Collagen-containing supplements are gaining popularity, and many consumers claim to have visible results on their skin, hair, and nails in as little as a couple of weeks. However, many people are still skeptical about the entire collagen supplement and its benefits. Many suppliers and producers decide to conduct clinical studies on their ingredients or formulation to prove their legitimacy.
We know a lot of branded ingredients with clinical studies, guaranteeing real results for consumers. Therefore, many brands that follow the trend of nutricosmetics and collagen would like to include these branded ingredients in their formulation. But is this way the best to test their product?
We spoke with Katja Žmitek, Vice Dean, Associate Professor at VIST, Faculty for applied sciences, who has led clinical studies with collagen formulations and tested their results on skin, hair, and nails.
There are no shortcuts to true excellence
She pointed out that studies are pricey, making it hard or even impossible for some businesses to invest in them. Many ingredients out there have clinical studies, which could be a shortcut for small businesses. But should companies take the ingredients that have clinical studies and apply those to their brand? In Katja’s opinion, it is essential to research the facts of an ingredient itself to know that it will work in a certain way. However, it is also vital to test the formulation. The formulation, namely, in which these active ingredients are included, can be influenced by the operability of the ingredients. Sometimes, up to several times just by changing the form and thermic process. Therefore, it is crucial to test the formulation and to see how ingredients interact with each other. Testing the formulation can also be stronger because of the synergistic effect of some ingredients on one another. This means that adding a particular ingredient can allow the other ingredient to absorb better or protect it in the system, or they can simply support each other. The end result could be better when certain ingredients are combined.
Furthermore, not every “clinical study” has the same credibility. Several factors must be considered when deciding to conduct a clinical study or deciding on the credibility of a study. It all starts with the credibility of an external institution conducting a study. “in-house” studies have a high risk of being too biased. External institutions must do the studies with a proper QC. These institutions must have good clinical practices and be aligned with the Helsinki declaration. It is essential to say that the most reliable clinical studies are “double-blinded.” That means neither the volunteers nor investigators know the product the volunteer receives. ,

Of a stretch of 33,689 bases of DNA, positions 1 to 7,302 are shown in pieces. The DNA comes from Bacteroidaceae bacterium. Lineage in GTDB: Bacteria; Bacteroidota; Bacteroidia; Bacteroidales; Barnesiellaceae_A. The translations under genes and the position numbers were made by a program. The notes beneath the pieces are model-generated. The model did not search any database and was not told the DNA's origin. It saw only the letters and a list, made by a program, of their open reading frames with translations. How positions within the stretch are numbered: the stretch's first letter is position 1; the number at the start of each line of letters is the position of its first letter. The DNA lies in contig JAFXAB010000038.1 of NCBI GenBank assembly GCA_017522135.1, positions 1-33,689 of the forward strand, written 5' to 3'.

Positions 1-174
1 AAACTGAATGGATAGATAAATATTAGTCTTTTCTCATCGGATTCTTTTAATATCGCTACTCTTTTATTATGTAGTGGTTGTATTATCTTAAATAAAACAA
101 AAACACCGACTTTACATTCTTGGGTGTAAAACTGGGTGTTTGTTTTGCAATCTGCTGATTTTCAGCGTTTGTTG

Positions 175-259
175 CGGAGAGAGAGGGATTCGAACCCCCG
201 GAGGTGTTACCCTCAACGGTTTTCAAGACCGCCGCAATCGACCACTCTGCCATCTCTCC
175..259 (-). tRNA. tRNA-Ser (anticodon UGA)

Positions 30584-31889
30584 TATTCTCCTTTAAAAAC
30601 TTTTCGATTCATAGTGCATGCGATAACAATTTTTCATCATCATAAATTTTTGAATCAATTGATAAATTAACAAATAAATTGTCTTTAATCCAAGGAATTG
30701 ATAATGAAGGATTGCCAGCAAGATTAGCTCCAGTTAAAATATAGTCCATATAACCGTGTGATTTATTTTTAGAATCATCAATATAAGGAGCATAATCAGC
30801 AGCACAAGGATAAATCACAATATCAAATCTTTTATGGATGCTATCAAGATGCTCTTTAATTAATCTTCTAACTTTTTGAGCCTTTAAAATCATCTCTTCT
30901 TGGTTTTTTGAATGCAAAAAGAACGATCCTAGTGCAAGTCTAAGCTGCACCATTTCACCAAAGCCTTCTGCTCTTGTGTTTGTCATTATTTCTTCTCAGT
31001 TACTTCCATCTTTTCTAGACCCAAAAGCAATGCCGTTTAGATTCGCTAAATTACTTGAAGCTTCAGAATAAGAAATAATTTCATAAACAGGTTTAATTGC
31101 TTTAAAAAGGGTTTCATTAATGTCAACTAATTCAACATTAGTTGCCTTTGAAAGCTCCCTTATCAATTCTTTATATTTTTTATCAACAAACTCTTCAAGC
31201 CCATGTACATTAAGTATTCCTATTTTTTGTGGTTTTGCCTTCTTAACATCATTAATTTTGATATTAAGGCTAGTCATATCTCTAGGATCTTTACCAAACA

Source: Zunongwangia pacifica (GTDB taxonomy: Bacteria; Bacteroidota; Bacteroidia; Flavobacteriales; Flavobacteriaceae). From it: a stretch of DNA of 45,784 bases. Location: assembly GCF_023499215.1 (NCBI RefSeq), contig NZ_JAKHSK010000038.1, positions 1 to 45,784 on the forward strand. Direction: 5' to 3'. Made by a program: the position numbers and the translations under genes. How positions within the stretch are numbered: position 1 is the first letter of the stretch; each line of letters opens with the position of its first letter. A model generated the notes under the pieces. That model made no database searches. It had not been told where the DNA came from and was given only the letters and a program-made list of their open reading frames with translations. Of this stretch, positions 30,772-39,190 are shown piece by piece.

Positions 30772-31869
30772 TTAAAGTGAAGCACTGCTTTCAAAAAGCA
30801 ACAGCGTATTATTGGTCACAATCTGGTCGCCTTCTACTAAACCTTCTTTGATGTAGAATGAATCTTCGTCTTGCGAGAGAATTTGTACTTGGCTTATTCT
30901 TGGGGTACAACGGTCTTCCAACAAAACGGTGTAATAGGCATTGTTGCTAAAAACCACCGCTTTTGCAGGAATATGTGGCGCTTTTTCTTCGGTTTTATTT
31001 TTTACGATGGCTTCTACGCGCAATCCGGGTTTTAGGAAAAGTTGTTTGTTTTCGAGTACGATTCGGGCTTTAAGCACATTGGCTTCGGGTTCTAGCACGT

Opinions can be biased but statistics are always true
The following important factor is whether it is placebo-controlled. There should always be a comparison without the active ingredients. Only in that way can we be sure that the observed effects are due to the active ingredients incorporated into the product.
There are a lot of “clinical studies” based on an expert opinion who saw some significant change in the skin. This kind of research does not have a high value. An expert could detect some changes, but there should always be a point of control with which the results could be compared. In practice, if there is an opinionable study, there should also be one group of subjects that receive a placebo product and another group of subjects that receive an active product. In the case of the results, these being the opinions, being much higher on the active product than the placebo product, we can claim the probability of the effect of the active product. However, it is crucial to have a proper statistical analysis of the given results. It is highly recommended to use a more objective measurement of the effect (more objective than opinion) if one is available.
It is critical how to collect the data and when to collect it, says Katja. If the study is done on the skin, the seasonal differences in nature play a significant role in the results. For example, skin hydration gets worse when we are approaching winter, and it gets better as we go into the summer. If we start the clinical study in the winter and you are doing it while approaching the summer, the skin will get better by itself. For that reason, it is crucial to have a placebo to be able to observe the effect of the active product. Otherwise, we can’t say that the product works because our skin has a natural cycle. Unfortunately, sometimes we can still see such studies without a placebo control and proper statistical analysis.
This might be very obvious for some, but for an ordinary consumer, it is difficult to understand and differentiate good results and good studies from unreliable ones.
To conclude: branded ingredients with clinical studies might be a shortcut for some businesses. However, they are not accurate indicators of quality products. Because of potential interactions between some ingredients, it is much more useful to test the formulation and not individual ingredients. To ensure the best results and provide the best formulations to our customers, Tosla recently conducted three clinical studies with three different formulations.
Contact us if you are interested in knowing more!